But despite his criminal ways Allen remained deeply religious, gathering his employees 3 days a week at noon for prayers before opening the saloon at 1 pm. On gala nights in the dance hall John Allen himself would hand out bibles and other religious literature to customers as souvenirs, he kept all kinds of religious literature around the bar, dance hall and even the cubicles. Allen would often lead his customers and employees in a sing song, mainly There is Rest for the Weary.
With the attention and articles Allen gathered from the press brought him to the attention of the Reverend AC Arnold from the Howard Mission who made frequent visits to Allen, trying to persuade him to allow a preacher to conduct some of his prayer gatherings. On 25th 1868 Rev. Arnold and 6 of his clergy along with many of their followers marched through Water Street to Allen’s bar, where they found him drunk and unable to stop them from holding a prayer meeting which lasted until 4 in the morning. News of the prayer meeting traveled and was soon picked up by the press, soon more ministers and their followers along with curiosity seekers all converged on Allens bar and held prayer meetings, this drove his usual clientele of gangsters away.
In August of 1868 the Rev. AC Arnold publicly announced that John Allen, The Wickedest Man in New York had converted and given up his criminal ways, soon John Allen would attend the Reverends prayer meetings, which were being held daily, sober. Within weeks Rev. Arnolds ministers had begun using Kit Burns Rat Pit & Tommy Hadden’s boarding house for prayer meetings and eventually Bill Slocum’s gin mill had begun to be used also, however neither men ever took part or were in attendance at the prayer meetings, they did allow their names to be used to say that they also had converted and reformed.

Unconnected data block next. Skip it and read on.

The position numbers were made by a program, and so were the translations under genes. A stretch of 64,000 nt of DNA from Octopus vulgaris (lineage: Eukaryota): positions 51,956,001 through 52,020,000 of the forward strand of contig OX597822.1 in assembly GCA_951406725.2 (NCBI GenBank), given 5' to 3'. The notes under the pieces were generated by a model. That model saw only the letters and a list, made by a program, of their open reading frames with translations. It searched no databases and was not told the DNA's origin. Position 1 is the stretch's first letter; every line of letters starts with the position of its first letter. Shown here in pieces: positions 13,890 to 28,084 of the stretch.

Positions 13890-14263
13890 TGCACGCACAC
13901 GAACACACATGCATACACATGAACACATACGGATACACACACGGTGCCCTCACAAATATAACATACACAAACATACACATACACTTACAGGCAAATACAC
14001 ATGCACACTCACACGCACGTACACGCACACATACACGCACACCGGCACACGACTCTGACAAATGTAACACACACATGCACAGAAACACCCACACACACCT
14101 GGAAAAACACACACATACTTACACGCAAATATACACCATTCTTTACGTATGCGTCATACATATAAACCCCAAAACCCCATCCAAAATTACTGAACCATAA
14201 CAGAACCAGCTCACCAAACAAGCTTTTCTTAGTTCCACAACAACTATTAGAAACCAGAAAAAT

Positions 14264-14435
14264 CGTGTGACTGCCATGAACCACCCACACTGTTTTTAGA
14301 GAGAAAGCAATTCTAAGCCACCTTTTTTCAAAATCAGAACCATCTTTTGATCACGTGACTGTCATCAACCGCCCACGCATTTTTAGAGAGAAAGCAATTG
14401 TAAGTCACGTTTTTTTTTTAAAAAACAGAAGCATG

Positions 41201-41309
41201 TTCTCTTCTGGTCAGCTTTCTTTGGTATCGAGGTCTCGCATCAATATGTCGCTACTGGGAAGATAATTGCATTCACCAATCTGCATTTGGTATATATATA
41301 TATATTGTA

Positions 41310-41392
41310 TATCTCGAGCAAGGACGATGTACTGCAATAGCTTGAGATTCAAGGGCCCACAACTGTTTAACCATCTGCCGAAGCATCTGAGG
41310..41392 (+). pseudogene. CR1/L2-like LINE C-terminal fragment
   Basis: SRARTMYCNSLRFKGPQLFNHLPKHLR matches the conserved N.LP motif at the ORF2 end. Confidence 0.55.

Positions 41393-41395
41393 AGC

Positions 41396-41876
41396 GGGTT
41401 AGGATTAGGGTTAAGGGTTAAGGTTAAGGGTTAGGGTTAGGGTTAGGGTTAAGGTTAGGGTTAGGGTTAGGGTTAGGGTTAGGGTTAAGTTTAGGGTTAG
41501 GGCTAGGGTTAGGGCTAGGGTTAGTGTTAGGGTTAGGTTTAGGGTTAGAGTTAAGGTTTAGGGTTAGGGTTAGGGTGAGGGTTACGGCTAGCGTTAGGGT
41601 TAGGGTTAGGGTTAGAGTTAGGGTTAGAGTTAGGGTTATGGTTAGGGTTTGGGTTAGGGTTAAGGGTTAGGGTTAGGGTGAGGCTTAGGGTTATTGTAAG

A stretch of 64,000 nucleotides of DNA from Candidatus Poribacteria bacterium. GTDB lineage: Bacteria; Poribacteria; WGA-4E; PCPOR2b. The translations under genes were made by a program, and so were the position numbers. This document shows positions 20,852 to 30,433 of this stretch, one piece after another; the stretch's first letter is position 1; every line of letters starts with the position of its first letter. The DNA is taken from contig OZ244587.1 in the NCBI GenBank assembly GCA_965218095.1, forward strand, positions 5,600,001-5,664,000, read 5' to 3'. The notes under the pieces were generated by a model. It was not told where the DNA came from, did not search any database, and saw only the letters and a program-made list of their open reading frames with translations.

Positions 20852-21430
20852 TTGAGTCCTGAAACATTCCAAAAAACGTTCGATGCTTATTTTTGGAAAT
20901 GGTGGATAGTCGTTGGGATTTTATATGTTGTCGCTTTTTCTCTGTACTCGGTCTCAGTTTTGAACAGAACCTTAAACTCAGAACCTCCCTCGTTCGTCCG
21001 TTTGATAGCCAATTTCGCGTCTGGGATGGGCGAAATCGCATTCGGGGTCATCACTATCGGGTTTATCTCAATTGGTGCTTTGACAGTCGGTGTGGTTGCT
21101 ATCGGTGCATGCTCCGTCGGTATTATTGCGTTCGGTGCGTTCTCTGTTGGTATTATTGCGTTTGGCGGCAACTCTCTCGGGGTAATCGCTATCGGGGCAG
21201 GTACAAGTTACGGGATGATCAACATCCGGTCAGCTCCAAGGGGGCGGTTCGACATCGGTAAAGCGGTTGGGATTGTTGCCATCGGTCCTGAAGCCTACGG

It was said that even the most desperate of the outcasts, sailors and criminals of the Fourth Ward also began attending prayer services and began seeking the services of the preachers privately. The preachers loudly began to claim their success, however after an intensive investigation by suspicious reporters mainly from the New York Times, exposed the whole Water Street Revival as a scam. In return for using John Allen’s bar for prayer meetings he was paid $350, in which he also had to publicly say he gave the bar for free, attend, sing hymns & pray. Tommy Hadden was also paid well for use of his bar in addition to having a favorable outcome of a court case he was a defendant in. Kit Burn’s was paid $150 a month for use of his Rat Pit for an hour a day, while Bill Slocum wasnt paid that much as he wouldnt allow his Cherry Street bar to be used.
The reports devastated the Water Front Revival and seriously damaged the preachers standing, due to the dishonesty of the campaign. The Water Street Revival faded away and the saloon keepers returned to their criminal ways.
John Allen’s reputation never fully recovered and he faded away, as previously mentioned his last public appearance in the Tombs Prison Courts, charged but not sentenced for robbing a customer. He died in Perth, New York in 1870
Herbert Asbury – The Gangs of New York
Herbert Asbury – All Around The Town
New York Times